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First Aid Kit for Livestock

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A first aid kit is a handy item to have around the home to treat children and adults for those emergencies where we get scrapes, cuts, sprains and abrasions while working or playing around the home and yard. It can also come in handy in the car for trips.

For livestock owners a first aid kit can also be a valuable asset to have around when an emergency occurs with our animals. These items and equipment should be available to treat an animal, but shouldn’t be used to replace appropriate care that can be provided by a veterinarian.

Here is a list of items for your livestock first aid kit:

  1. 50 4 x 4 gauze sponges; good for cleaning or dressing wounds.

  2. Self adhering bandage material; used to put pressure on an injury to control bleeding or protect it from dirt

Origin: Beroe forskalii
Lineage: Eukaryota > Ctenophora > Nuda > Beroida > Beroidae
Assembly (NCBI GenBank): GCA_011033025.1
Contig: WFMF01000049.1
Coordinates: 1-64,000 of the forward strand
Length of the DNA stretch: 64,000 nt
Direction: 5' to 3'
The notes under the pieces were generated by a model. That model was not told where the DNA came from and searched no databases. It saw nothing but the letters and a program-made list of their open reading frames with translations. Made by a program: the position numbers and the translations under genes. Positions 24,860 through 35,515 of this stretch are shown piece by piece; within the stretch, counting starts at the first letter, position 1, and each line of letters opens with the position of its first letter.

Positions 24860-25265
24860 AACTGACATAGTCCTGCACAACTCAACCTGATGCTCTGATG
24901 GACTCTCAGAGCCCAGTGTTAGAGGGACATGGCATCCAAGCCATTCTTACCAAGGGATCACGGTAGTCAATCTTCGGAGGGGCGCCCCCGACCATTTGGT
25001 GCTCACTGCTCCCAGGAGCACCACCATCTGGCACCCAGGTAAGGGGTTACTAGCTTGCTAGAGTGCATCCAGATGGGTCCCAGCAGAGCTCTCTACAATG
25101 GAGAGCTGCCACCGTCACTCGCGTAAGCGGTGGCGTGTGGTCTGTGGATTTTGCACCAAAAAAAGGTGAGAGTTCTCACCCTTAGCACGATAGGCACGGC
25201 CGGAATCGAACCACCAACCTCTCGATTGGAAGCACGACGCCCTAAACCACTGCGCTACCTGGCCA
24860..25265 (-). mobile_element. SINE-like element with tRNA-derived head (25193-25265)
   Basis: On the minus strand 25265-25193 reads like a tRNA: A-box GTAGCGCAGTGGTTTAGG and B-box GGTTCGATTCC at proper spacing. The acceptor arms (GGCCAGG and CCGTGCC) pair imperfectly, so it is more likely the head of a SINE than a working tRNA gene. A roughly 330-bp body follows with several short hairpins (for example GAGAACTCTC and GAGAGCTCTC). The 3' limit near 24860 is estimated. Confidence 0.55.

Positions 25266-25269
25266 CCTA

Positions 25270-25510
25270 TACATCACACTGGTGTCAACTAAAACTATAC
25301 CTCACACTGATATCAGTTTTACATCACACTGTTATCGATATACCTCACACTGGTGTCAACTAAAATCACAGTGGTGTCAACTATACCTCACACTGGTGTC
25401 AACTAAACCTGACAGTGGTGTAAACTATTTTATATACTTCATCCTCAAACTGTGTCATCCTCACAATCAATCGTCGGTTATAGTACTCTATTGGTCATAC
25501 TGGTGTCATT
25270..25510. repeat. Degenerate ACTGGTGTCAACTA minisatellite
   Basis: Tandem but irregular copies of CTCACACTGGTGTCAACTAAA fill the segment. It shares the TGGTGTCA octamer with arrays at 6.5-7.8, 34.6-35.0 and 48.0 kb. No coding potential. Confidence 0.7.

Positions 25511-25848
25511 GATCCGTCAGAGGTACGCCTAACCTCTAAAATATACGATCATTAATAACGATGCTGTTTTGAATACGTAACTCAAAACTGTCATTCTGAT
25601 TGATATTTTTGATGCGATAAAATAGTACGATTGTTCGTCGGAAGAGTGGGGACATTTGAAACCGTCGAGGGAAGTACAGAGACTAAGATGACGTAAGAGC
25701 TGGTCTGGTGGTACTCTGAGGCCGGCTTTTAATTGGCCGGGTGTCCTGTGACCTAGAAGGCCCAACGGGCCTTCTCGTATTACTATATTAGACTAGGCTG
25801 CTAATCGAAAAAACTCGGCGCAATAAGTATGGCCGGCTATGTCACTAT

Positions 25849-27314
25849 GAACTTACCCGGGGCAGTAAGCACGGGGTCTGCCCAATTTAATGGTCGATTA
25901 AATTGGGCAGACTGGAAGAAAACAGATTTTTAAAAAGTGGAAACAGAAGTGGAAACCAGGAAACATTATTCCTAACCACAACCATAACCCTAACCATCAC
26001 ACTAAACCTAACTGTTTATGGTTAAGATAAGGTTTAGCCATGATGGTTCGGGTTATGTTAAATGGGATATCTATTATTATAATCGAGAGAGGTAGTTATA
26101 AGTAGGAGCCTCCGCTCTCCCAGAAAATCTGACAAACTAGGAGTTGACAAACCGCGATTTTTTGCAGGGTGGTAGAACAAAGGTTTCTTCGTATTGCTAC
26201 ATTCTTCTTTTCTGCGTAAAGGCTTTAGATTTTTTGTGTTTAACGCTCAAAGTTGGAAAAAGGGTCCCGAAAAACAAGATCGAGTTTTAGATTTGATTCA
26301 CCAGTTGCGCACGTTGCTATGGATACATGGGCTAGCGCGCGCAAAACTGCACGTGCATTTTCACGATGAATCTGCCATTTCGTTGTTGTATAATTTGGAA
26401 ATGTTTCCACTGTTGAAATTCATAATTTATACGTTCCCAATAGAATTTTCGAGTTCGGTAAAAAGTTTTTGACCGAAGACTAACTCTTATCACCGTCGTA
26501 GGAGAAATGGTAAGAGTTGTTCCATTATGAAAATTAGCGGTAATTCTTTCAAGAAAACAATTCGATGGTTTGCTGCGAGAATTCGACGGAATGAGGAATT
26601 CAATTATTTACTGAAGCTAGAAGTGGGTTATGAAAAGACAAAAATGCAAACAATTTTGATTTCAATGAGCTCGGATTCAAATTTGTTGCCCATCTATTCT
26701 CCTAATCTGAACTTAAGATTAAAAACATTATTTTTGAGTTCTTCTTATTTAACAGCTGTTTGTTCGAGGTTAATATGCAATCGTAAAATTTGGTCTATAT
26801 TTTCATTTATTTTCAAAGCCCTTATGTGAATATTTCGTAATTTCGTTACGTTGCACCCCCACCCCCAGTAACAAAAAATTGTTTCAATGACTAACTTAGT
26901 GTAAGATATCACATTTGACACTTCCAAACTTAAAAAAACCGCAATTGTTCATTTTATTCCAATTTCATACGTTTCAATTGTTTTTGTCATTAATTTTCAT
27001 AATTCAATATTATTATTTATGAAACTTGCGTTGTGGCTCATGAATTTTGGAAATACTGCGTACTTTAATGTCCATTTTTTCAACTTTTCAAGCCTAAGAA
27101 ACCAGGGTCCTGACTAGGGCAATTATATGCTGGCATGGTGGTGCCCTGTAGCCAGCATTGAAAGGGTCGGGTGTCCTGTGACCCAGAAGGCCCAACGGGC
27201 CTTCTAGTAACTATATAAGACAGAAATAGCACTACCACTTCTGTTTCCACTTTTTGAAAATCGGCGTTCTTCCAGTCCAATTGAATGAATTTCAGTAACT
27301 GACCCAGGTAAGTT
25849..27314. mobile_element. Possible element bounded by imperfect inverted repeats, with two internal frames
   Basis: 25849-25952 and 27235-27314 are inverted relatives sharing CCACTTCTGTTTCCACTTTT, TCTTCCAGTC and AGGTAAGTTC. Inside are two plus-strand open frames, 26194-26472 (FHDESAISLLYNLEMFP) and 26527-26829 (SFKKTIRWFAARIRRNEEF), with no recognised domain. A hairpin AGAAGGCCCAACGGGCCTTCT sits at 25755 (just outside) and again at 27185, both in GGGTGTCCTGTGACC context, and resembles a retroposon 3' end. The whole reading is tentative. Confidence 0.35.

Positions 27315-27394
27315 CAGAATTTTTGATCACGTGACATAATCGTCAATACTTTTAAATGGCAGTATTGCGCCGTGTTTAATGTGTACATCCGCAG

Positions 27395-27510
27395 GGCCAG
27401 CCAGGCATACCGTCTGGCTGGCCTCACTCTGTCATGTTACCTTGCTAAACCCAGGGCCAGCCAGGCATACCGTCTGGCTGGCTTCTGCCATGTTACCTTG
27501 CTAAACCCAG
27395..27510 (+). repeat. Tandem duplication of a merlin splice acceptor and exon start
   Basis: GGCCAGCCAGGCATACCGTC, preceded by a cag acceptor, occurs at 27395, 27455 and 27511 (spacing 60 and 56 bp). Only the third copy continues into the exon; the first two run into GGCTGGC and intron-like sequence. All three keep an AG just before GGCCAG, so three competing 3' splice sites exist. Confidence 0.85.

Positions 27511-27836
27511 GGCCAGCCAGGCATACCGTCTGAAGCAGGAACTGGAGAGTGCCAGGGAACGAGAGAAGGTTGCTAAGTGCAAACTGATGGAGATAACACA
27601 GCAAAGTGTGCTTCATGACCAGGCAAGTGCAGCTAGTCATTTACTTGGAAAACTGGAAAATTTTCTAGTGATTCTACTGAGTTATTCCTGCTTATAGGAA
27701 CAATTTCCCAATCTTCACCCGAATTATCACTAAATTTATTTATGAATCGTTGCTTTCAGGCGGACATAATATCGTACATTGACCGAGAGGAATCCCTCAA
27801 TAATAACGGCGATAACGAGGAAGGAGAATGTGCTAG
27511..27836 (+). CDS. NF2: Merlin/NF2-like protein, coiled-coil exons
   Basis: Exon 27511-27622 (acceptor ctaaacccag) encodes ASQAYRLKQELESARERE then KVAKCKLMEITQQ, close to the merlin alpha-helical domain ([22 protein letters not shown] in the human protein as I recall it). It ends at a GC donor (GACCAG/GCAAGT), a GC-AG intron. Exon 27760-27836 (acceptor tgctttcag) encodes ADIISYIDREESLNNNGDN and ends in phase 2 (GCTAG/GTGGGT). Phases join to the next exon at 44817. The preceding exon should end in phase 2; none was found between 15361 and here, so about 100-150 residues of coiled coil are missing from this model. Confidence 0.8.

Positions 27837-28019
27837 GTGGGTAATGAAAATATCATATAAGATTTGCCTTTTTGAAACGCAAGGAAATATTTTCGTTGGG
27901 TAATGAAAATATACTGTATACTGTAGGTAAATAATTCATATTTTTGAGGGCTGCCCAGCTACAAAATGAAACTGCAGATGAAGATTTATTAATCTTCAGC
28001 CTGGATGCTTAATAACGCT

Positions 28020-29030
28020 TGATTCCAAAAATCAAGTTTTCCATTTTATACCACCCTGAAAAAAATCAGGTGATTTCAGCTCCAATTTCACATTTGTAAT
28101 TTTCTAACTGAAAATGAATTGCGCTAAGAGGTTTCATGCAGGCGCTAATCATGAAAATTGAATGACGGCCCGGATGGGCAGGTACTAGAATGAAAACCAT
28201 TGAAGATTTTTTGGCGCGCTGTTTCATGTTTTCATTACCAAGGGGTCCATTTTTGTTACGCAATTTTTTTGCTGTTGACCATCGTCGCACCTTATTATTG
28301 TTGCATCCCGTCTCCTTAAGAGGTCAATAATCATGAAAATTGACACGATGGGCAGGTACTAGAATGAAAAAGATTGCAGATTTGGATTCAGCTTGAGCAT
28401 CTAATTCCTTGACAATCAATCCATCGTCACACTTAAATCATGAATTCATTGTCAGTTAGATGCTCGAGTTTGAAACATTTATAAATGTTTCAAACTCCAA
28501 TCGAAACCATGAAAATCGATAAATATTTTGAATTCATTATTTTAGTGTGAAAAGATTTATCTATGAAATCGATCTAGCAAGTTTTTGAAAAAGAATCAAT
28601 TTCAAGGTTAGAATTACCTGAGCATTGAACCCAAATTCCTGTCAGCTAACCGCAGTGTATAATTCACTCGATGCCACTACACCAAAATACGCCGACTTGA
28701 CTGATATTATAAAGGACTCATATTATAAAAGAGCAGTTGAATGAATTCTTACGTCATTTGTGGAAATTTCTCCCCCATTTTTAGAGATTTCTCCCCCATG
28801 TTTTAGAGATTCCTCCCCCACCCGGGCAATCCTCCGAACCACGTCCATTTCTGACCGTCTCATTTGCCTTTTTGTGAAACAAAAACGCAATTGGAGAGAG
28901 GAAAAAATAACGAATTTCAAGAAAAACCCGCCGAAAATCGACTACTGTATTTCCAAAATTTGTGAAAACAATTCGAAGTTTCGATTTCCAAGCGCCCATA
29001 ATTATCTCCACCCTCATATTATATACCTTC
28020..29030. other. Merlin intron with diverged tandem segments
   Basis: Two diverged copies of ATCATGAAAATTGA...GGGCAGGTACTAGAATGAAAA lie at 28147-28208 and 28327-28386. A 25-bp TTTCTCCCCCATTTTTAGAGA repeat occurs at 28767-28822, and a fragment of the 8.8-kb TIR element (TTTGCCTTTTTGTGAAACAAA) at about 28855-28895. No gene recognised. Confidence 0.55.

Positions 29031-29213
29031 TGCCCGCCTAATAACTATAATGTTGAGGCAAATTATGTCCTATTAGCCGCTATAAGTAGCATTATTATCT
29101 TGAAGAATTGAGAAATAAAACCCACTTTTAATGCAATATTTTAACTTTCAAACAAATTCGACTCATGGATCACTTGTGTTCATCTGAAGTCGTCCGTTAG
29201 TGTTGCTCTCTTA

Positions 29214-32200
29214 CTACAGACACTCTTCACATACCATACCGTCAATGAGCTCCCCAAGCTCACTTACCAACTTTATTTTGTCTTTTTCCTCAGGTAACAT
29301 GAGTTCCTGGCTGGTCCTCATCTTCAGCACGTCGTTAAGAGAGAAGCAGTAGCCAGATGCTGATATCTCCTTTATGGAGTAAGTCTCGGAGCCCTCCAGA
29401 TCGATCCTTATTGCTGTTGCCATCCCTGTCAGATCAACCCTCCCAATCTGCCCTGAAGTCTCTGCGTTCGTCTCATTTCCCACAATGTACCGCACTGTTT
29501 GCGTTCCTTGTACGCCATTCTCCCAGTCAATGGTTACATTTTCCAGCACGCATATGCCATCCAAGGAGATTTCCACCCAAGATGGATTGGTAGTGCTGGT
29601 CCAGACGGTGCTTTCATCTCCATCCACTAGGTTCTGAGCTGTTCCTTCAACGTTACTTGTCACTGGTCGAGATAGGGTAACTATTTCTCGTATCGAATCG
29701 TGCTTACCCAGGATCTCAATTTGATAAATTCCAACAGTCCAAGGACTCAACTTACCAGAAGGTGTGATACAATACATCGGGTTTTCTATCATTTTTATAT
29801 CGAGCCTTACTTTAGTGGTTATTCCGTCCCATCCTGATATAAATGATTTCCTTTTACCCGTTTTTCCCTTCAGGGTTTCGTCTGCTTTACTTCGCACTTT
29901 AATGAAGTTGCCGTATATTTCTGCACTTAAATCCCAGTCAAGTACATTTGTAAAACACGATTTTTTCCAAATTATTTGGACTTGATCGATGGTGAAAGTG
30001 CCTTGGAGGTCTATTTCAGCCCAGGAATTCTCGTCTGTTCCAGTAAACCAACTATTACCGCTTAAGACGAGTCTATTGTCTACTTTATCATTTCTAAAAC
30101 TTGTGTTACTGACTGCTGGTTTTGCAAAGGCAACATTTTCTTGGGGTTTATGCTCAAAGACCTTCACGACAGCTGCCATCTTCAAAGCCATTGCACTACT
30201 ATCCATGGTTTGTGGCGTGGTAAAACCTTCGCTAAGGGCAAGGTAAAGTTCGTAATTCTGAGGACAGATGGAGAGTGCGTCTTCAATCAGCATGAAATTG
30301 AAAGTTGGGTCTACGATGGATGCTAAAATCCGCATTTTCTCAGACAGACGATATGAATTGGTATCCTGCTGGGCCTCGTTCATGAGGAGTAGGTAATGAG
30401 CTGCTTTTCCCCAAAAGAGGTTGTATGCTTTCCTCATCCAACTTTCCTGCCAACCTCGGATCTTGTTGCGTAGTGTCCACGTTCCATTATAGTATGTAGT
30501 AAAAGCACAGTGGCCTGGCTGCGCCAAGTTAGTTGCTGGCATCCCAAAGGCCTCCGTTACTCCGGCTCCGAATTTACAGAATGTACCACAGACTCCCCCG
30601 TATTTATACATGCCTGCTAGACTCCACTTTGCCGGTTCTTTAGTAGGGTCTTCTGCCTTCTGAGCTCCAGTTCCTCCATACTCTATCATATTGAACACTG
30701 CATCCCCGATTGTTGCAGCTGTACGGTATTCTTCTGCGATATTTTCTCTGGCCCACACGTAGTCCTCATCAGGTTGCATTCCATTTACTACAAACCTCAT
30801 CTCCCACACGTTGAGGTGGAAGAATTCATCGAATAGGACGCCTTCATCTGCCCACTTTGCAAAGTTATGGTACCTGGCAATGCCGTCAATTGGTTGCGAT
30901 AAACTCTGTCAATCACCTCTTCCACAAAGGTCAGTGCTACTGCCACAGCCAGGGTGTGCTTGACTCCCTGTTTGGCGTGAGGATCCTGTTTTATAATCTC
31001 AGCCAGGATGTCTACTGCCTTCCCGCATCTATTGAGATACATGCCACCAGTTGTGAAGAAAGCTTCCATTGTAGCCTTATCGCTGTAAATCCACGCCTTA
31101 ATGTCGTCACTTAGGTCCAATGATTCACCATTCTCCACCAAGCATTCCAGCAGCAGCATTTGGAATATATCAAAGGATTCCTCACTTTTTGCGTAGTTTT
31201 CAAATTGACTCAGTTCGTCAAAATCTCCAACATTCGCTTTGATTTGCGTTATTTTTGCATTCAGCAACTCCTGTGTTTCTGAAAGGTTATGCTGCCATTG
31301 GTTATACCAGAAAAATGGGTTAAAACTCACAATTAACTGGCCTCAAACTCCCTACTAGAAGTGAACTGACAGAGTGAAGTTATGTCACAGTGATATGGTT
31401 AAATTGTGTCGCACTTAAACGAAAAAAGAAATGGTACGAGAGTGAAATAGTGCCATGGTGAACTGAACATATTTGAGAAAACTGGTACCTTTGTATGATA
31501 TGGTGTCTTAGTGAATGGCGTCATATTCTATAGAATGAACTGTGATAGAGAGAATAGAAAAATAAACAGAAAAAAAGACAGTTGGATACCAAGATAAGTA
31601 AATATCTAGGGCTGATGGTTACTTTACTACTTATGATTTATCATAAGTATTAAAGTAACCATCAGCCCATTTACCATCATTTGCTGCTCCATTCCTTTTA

and debris.

  3. Sterile stretch gauze bandaging, non-adhering bandage pads, cloth tape; keep on hand to dress or bind


  4. Triple antibiotic ointment; applied to minor cuts and abrasions to prevent/treat infection.

  5. Dilute iodine or Nolvasan solution; these antiseptics protect against bacteria.

  6. Eye wash solution; the human type is fine to use on an animal.

  7. Hemostats. This instrument can be employed to clamp off bleeding vessels.

  8. Blood stop powder; handy for the control of minor bleeding.

  9. Flashlight; helps to throw some light on hard to see injuries and night time emergencies.

  10. Rectal thermometer with a string and clip; be sure to know what temperature is normal for the animal

    species you keep.

  11. Stethoscope; useful for listening to the heart, lung and gut sounds.

  12. Bandage scissors; snips bandages, gauze and hair.

  13. Wire cutters; indispensable for rescuing animals tangled in fences.

  14. Latex gloves; protects your hands from contact with blood, diarrhea, amniotic fluid and other unpleasant


  15. Large blanket; use as a clean surface or to cover an animal in shock.

  16. Animalhealthrecords;keepahistoryofanyvaccinations,medications,andmedicalproceduresyour

    animals may have received in an easy to locate place.

  17. Y our veterinarian’ s contact information and emergency clinic’ s phone number. 

By Steve Tonn, UNL Extension Educator